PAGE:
▪ Analysis: Planned Parenthood argues that current California law allows local hospitals to block abortion providers in the area by refusing to enter a transfer agreement. Despite criticisms that it could put women’s health at risk, AB 1177 faced little trouble in this largely pro-abortion-rights Legislature, and Brown signed another bill expanding abortion access two years ago.

AB 775 (Assemblyman David Chiu, D-San Francisco): All facilities offering pregnancy-related services would have to notify clients of the state’s free and low-cost alternative programs for family planning, prenatal care and abortion.

▪ Analysis: AB 775 is primarily a fight over “crisis pregnancy centers,” faith-based organizations that critics charge exist mainly to counsel women into carrying their pregnancies to term, often by giving the impression of medical credentials they do not possess. Brown’s signature would be another victory for abortion rights advocates that argue women are not being fully informed of their reproductive health options, and Attorney General Kamala Harris, who supported the bill amid a U.S. Senate run.

AB 159 (Assemblyman Ian Calderon, D-Whittier): Permits terminally ill patients to petition pharmaceutical companies for access to experimental drugs that have not yet garnered full approval from the Food and Drug Administration.

▪ Analysis: The right-to-try idea is riding a wave of momentum, with more than a dozen states already on board. Opposition from nurses and oncologists could not stop AB 159 from passing with only two no votes in the entire Legislature.


SB 172 (Sen. Carol Liu, D-La Cañada Flintridge): Suspends the high school exit exam as a graduation requirement through the 2017-18 school year and retroactively since the 2003-04 school year.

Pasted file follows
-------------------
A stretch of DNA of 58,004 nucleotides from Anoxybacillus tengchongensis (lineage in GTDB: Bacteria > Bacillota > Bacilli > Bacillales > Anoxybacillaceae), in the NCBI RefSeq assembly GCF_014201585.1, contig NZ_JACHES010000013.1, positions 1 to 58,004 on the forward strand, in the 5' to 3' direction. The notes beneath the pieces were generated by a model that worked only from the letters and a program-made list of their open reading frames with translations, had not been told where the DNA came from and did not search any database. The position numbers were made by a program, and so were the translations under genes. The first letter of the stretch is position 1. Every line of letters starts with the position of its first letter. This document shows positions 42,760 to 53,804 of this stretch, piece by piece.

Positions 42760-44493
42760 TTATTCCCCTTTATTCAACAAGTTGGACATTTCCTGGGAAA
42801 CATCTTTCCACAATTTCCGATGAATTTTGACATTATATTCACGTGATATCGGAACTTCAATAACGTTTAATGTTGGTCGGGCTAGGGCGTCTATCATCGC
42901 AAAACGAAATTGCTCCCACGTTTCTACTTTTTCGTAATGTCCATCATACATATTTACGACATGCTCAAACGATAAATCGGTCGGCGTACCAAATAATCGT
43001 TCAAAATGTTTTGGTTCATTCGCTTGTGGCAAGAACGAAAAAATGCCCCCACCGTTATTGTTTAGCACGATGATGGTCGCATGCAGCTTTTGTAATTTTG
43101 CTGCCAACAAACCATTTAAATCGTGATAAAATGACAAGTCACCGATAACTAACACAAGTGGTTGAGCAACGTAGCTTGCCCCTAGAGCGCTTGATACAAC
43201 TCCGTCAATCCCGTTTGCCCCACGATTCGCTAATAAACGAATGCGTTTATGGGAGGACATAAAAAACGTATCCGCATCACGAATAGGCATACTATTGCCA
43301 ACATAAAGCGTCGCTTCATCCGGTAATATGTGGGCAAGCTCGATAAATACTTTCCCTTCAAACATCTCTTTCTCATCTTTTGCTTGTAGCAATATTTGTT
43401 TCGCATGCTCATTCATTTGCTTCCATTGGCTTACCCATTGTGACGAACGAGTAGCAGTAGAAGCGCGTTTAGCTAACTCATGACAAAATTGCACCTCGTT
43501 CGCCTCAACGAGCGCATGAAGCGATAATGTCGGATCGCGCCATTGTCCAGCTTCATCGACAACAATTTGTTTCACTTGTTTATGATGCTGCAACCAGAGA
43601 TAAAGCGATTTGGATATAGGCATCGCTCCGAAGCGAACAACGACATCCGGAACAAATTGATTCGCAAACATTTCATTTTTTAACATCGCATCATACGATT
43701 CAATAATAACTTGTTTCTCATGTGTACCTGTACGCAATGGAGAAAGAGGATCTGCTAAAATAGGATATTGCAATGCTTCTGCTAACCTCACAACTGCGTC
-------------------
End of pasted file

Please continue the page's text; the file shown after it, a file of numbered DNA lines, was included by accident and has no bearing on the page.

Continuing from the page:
▪ Analysis: Lawmakers were already poised to suspend the requirement to account for changing curriculum standards, but after the test provider’s contract expired this summer, stranding thousands of otherwise eligible high school seniors without the ability to take the exam and get their diplomas, Brown requested that the bill encompass past years as well.

AB 967 (Assemblyman Das Williams, D-Santa Barbara): Establishes a minimum punishment of two years’ suspension for students found guilty of sexual assault through college disciplinary proceedings.

▪ Analysis: AB 967 is part of a broad package of legislation this year intended to increase the response to sexual assaults at California colleges, which critics argue would be better left to the criminal justice system. Brown has already signed several of the bills, including one that would allow community colleges to discipline students for assaults that occur off-campus.

AB 787 (Assemblyman Roger Hernández, D-West Covina): Prohibits charter schools from operating as, or being operated by, for-profit corporations.

▪ Analysis: Sponsored by organized labor, AB 787 represents the latest skirmish in a long-running feud between teacher unions, which argue that for-profit schools prioritize shareholders over students, and the charter providers and other education groups that want to overhaul their job protections. Brown tends to side with teachers, but he is also a charter-school advocate who started two while mayor of Oakland.